Richard L. Bolton

      Attorneys for Plaintiffs

      -------------------------------
      -------------------------------
    • rlbaty50
      ... UNITED STATES DISTRICT COURT WESTERN DISTRICT OF WISCONSIN FREEDOM FROM RELIGION FOUNDATION, INC.; ANNIE LAURIE GAYLOR, and DAN BARKER Plaintiffs, v.
      Message 2 of 2 , Jul 26 4:41 PM
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        ---

        In conjunction with the brief in support of the motion for summary judgment today, the FFRF also filed the following proposed additional statement of facts:

        --------------------------

        UNITED STATES DISTRICT COURT
        WESTERN DISTRICT OF WISCONSIN

        FREEDOM FROM RELIGION FOUNDATION, INC.;
        ANNIE LAURIE GAYLOR, and
        DAN BARKER

        Plaintiffs,

        v.

        UNITED STATES OF AMERICA;
        TIMOTHY GEITHNER,
        in his official capacity; and
        DOUGLAS SHULMAN,
        in his official capacity,

        Defendants.

        Case No. 11 CV 0626

        PLAINTIFFS' ADDITIONAL PROPOSED FINDINGS OF FACT

        (references deleted)

        1.

        Dan Barker and Annie Laurie Gaylor are the co-Presidents of The Freedom from Religion Foundation ("FFRF").

        2.

        Barker and Gaylor have each received a designated housing allowance from their employer, FFRF, designated by the FFRF Executive Council, FFRF's governing body.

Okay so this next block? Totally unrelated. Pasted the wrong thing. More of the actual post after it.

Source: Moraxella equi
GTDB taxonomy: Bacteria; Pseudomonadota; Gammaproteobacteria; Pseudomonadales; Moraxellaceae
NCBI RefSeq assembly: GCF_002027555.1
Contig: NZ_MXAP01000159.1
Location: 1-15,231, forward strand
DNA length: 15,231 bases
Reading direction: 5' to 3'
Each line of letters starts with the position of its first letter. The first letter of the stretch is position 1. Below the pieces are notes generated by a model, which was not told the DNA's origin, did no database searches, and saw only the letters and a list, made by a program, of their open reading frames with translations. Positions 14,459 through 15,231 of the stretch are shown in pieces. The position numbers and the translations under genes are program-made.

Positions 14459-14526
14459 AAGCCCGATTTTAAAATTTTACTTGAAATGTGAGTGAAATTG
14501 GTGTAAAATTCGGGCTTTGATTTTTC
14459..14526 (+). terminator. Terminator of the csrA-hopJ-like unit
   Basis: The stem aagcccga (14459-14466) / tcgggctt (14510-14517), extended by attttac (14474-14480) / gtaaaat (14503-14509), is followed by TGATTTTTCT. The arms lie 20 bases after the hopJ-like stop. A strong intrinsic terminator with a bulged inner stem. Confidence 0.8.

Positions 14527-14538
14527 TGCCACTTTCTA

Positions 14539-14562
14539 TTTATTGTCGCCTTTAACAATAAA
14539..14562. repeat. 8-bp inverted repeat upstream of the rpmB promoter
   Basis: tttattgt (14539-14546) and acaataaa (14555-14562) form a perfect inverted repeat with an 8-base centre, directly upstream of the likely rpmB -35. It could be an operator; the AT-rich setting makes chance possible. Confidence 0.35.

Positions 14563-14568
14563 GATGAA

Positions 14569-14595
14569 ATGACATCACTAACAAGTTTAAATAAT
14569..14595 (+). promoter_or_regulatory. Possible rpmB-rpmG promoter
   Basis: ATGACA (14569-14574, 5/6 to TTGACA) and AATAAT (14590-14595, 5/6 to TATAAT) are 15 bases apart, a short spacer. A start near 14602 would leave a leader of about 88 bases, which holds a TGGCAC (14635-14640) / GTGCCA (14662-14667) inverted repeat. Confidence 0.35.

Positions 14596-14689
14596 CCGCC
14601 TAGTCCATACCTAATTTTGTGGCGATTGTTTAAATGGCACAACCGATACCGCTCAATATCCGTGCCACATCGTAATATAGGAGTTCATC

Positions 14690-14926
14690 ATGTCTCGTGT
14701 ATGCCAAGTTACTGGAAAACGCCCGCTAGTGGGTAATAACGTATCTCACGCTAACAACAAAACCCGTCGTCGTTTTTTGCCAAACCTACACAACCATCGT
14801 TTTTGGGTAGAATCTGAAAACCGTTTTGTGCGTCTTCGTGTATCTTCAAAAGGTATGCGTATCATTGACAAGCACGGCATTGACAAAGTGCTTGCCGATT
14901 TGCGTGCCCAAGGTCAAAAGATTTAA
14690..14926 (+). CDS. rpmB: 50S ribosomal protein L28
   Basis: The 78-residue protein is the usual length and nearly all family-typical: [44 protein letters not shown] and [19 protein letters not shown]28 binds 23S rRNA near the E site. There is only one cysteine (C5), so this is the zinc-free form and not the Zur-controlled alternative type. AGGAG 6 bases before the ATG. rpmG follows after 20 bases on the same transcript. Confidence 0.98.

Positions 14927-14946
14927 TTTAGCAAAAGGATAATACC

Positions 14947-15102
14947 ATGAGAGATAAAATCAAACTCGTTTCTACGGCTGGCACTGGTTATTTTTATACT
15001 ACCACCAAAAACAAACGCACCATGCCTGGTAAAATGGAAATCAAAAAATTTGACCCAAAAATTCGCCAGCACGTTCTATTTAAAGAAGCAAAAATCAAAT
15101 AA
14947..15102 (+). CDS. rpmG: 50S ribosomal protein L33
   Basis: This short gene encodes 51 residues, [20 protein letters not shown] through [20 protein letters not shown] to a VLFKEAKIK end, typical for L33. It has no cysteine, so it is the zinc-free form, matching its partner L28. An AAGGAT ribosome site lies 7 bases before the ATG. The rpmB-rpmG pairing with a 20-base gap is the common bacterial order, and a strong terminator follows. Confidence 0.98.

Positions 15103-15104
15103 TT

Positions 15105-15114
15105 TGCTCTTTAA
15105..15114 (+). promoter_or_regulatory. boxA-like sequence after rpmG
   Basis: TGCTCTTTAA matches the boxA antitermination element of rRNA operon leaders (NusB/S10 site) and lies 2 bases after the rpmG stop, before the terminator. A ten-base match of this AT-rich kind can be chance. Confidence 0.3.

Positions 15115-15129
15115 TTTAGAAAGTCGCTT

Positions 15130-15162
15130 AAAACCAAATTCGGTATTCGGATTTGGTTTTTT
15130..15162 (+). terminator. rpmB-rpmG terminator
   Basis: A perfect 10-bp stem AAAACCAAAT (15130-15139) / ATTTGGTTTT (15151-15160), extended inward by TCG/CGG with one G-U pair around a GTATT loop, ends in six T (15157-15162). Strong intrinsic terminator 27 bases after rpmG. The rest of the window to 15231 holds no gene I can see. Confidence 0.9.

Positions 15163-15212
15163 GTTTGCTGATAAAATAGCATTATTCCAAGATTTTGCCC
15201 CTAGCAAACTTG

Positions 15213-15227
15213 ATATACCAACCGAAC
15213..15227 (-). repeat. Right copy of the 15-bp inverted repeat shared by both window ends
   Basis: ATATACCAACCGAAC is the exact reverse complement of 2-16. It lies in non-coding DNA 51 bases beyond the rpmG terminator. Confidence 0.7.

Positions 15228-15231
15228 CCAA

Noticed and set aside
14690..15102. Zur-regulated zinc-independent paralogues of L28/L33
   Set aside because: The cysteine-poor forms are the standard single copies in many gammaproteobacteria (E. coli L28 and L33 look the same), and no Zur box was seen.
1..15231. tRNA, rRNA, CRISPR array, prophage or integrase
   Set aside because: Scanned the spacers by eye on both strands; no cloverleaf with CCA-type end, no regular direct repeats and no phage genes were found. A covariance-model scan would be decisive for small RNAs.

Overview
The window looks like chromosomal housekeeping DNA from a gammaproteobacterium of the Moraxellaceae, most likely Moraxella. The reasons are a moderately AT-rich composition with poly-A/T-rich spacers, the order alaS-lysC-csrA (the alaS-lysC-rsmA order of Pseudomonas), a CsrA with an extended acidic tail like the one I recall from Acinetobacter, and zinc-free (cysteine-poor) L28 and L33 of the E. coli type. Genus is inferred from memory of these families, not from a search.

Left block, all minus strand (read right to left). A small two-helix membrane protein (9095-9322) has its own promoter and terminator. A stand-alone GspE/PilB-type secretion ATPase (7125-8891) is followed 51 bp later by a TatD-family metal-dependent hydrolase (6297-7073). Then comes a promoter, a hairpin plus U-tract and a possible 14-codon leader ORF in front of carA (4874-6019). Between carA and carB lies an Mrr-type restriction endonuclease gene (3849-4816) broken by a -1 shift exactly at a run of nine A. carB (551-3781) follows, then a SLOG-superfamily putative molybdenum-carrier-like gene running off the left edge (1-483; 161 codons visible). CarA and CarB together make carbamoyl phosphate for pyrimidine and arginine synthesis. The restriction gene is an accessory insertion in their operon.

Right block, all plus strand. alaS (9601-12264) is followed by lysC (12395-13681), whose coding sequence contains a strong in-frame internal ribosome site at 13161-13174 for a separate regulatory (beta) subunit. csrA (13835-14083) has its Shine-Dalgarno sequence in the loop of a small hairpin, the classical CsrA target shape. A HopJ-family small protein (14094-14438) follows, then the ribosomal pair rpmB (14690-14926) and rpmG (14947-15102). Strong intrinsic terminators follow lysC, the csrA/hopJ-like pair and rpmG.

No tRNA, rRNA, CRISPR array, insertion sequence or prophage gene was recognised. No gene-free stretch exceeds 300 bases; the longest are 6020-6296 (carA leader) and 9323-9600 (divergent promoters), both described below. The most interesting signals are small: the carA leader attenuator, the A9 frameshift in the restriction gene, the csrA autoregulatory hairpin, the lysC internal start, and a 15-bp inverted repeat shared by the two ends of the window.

3.

        The FFRF Executive Council first designated housing allowances for Barker and Gaylor in August of 2011. The Executive Council designated the amount of $4,500 from each of their salaries yet to be paid in 2011.

        4.

        In addition, FFRF designated the amount of $13,200 from each of the salaries of Barker and me to be paid in 2012 as a housing allowance. The designated housing allowances were established for each month at $1,100.

        5.

        On October 12, 2012, the FFRF Executive Council renewed its prior housing allowance resolution, designating the amount of $15,000
        to be paid in 2013 as a designated housing allowance.

        6.

        The housing allowances designated by FFRF for Barker and Gaylor were
        intended to approximate their actual housing expenses.

        7.

        The housing expenses for Barker and me for 2012 total approximately $26,072, including $14,522 as mortgage payments and $7,767 as property taxes.

        8.

        Housing expenses for Barker and Gaylor for 2011 totaled approximately
        $26,136, including $14,552 as mortgage payments and $7,444 as property taxes.

        9.

        Gaylor has not excluded her housing allowance because § 107(2) of the
        Internal Revenue Code is only available to ministers of the gospel. Gaylor would exclude my housing allowance from reported income, not to exceed the reasonable expenses of her housing or the fair rental value of her home, whichever is less, if § 107(2) and implementing
        regulations so allowed.

        10.

        Gaylor has long considered the exemption allowed only to ministers to be discriminatory and unfair, which is made clear by FFRF's designation of a housing allowance which Barker and Gaylor cannot exclude from their reported income.

        11.

        Gaylor knows of no legitimate facts that would support her taking the
        exemption under §107(2) of the IRC.

        12.

        The Government misapprehends the purpose and activities of FFRF, including the activities performed by Gaylor.

        13.

        The principal purpose of FFRF is to promote the constitutional principle of separation of state and church and to educate the public on matters related to non-theistic beliefs, which purposes do not involve ministry services.